Women in Counterinsurgency: Female Exploitation Teams

Recently defense writer Tom Ricks (formerly of Washington Post fame) posted “Women in COIN II,” which has been picked up as news by DoD’s Early Bird and grabbed onto by counterinsurgency wonks. A couple of readers sent it our way, one maintaining that Ricks makes the case for women in counterinsurgency. We’re not so sure about that. Ricks outlines “findings” already known by many in and around COIN. He talks about the value of “Female Engagement Teams,” the name the Marine Corps has given to the gender-specific squads sent into areas to work with Muslim women. We’ll briefly restate a few of his clearly presented facts.

  • Teams done correctly are successful.
[Inside the HQ: Success means access to Afghan women at a minimum and a wider swath of population if possible.] [Inside the HQ: U.S. women (not just female Marines) have achieved this success. This crucial connection was made back in the early days of U.S. involvement in Afghanistan–just ask any provincial reconstruction team commander.]
  • Afghan males seem good with the U.S. female teams.
[Inside the HQ: We’d have to ask an Afghan, but one would think culturally U.S. female involvement may be seen as a sign of respect by the Afghans. If no one is kicking in their door, they are probably thrilled.] [Inside the HQ: We maintain the female effect is quite similar in Muslim homes here in the U.S. Even when conducting business, the many Muslim males we’ve met treat U.S. women with great respect, and they meet almost like two tribal leaders in their homes. Muslim women in the more conservative homes, will shyly make their way out to greet their female guest. We are unsure of U.S. male experiences.]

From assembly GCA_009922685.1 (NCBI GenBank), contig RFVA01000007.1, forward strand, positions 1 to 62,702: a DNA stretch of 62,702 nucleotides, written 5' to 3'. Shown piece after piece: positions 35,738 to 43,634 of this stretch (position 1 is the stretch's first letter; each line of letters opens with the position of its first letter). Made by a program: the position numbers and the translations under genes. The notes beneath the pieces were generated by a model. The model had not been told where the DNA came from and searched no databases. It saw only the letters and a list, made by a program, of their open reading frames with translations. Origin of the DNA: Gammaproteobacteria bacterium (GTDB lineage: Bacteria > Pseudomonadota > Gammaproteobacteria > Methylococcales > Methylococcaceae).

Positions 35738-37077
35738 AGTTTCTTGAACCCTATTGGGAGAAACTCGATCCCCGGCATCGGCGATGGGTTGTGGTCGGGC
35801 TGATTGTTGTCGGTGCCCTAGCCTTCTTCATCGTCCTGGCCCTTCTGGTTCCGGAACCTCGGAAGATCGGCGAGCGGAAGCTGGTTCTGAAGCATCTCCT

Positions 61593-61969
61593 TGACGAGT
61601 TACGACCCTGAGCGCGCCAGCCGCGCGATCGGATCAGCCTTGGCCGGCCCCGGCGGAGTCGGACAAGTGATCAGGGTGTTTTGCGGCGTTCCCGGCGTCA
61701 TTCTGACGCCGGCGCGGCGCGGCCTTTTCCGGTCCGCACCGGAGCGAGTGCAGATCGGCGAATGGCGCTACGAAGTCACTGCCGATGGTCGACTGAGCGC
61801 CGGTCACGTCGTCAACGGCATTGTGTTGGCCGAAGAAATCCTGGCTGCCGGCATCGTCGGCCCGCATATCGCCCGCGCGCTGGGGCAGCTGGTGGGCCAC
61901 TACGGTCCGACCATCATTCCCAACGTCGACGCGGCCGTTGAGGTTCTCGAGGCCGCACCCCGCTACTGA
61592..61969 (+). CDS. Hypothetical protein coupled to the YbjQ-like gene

• The report (about which Ricks is writing) recommends the teams be full-time entities vice the ad hoc groups thrown together as has been the practice [when the boys need day laborers. Did we say that?]

This last bullet should prove popular fodder around the water buffalo. Full-time teams? On the job full- time? We’d bet money the boys will not allow this to happen. There may be a legitimate need, but the Afghan conflict is secondary to the turf war in which these boys are engaged. The full-time team idea helps make the case against antiquated single-gender units as well as current policies barring women from ground combat units below the brigade level.. What should be a military tactics issue became a social issue the day the first team was formed.

If women are participating in counterinsurgency operations below the brigade level (as they are now) has not the combat exclusion provision in Title 10 (Sec. 541) (and the corresponding orders of each service) reached functional obsolescence?

Ironically, at the same time, the female teams prop up a gasping policy. The women perform as their male counterparts—sometimes more effectively—enabling the service policies to stand. What a deal.

According to one source, lawmakers want to leave this matter in the hands of the foxes (services) and the executive branch. Thus, if the Title 10 provision went away, the service policies would remain, excluding women from combat units below the brigade level. It probably would require an act of Congress or executive order to force their repeal. And the chances of that are …?

As of this writing there is a House bill (HR 2647, section on military personnel policy) promoting the recognition of these women and better documentation of their activities. This seems to suggest that it takes an act of Congress to get commanders to do their jobs.

Women will continue to volunteer to perform ground combat functions below the brigade level, but they won’t even be allowed to gain a combat MOS (even secondary MOS) if they desire because they are prohibited by law/policy from doing so (based solely on their gender). C’mon.

Will this conflict be for women in ground combat what World War II was for desegregation?

Magic Eight Ball has left the compound.

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